ISTE advice from Tiffany’s PLN: Nicholas Provanzano ( 1. Take the opportunity to meet people from your digital life in person. It's is a great chance to exchange smiles and hugs face to face. 2. Create your own learning experiences in the hallways. Not all sessions are going to work for you. Find a group of people and talk about what interests you at the moment. 3. Make new connections. It is always great to hang with old friends, but I love meeting new ones. Social events like #EduBros are perfect for meeting new people and growing your PLN.

ISTE advice from Tiffany’s PLN: Matthew Winner (http:// 1. Say Hi - Attending conferences is as much about learning lots in concurrent sessions as it is about networking, making new instructional partnerships, and forging collaborative relationships. Don't be afraid to sit next to someone new, ask about their background, and share about yourself. YOU have something great to offer, even if you don't realize it yet. 2. Have a Back-up for your Back-up - Sometimes sessions are full... or aren't what you expected. Having a back-up plan ahead of time will help you stay on top of the conference schedule rather than fumbling through the program. You can also usually get handouts, etc. from the presenter's session via the session page on the conference website. Oh, and if you have a friend with you, divide and conquer so you can cover even more ground. 3. Party Up - Find your way to the evening parties held recreationally (ie. Edubros) or from one of the vendors. These are great ways to make new friends, score some free products from vendors, and break the "conference focus mode". It's also a fun opportunity to meet many of those people you only know from Twitter.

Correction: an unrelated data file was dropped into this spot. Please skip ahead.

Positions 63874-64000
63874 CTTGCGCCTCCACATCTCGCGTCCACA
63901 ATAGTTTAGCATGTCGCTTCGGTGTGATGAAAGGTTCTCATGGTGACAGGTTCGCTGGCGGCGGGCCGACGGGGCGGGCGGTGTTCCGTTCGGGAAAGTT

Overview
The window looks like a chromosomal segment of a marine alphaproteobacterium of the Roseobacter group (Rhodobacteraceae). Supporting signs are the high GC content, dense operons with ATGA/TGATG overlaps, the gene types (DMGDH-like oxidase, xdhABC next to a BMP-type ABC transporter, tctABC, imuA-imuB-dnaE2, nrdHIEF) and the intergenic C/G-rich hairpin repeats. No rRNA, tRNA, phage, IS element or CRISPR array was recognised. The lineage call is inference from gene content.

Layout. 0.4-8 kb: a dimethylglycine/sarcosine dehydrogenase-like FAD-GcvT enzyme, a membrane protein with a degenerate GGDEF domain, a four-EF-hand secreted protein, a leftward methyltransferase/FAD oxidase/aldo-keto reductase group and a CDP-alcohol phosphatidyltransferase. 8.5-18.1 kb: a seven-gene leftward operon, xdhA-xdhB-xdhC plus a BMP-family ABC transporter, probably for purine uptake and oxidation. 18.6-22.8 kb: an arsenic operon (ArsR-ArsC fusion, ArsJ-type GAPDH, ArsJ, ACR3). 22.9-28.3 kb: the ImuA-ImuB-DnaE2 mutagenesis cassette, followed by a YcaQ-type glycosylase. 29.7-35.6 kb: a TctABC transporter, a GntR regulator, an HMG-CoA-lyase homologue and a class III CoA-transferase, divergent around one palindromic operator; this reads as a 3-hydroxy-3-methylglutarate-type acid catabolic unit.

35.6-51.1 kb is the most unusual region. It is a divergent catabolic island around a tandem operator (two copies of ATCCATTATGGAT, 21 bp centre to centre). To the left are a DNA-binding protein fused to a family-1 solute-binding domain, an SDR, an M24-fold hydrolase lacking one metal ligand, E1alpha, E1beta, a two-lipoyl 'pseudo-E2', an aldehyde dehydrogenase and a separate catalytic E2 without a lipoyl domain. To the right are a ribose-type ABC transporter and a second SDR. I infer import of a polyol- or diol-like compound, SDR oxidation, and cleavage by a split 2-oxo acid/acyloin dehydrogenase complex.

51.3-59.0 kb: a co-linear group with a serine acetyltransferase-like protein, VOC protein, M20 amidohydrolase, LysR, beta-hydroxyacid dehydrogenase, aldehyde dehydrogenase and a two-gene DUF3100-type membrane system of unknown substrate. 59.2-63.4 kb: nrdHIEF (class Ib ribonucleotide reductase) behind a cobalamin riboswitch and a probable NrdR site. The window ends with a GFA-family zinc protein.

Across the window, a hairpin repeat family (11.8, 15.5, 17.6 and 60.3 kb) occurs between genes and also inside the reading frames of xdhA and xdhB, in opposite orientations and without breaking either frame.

Michigan Association for Computer Users in Learning’ Special Interest Group for Erik Drake Media Specialists Coordinator, REMC $AVE Bid Project Ingham Intermediate School District Mason, MI

One of ISTE’s Michigan affiliates, the Michigan Association for Computer Users in Learning (MACUL) created its own special interest group (SIG) in 2012. MACUL’s SIGMS is an exciting new opportunity for school librarians and library staff to engage with other educators interested in educational technology.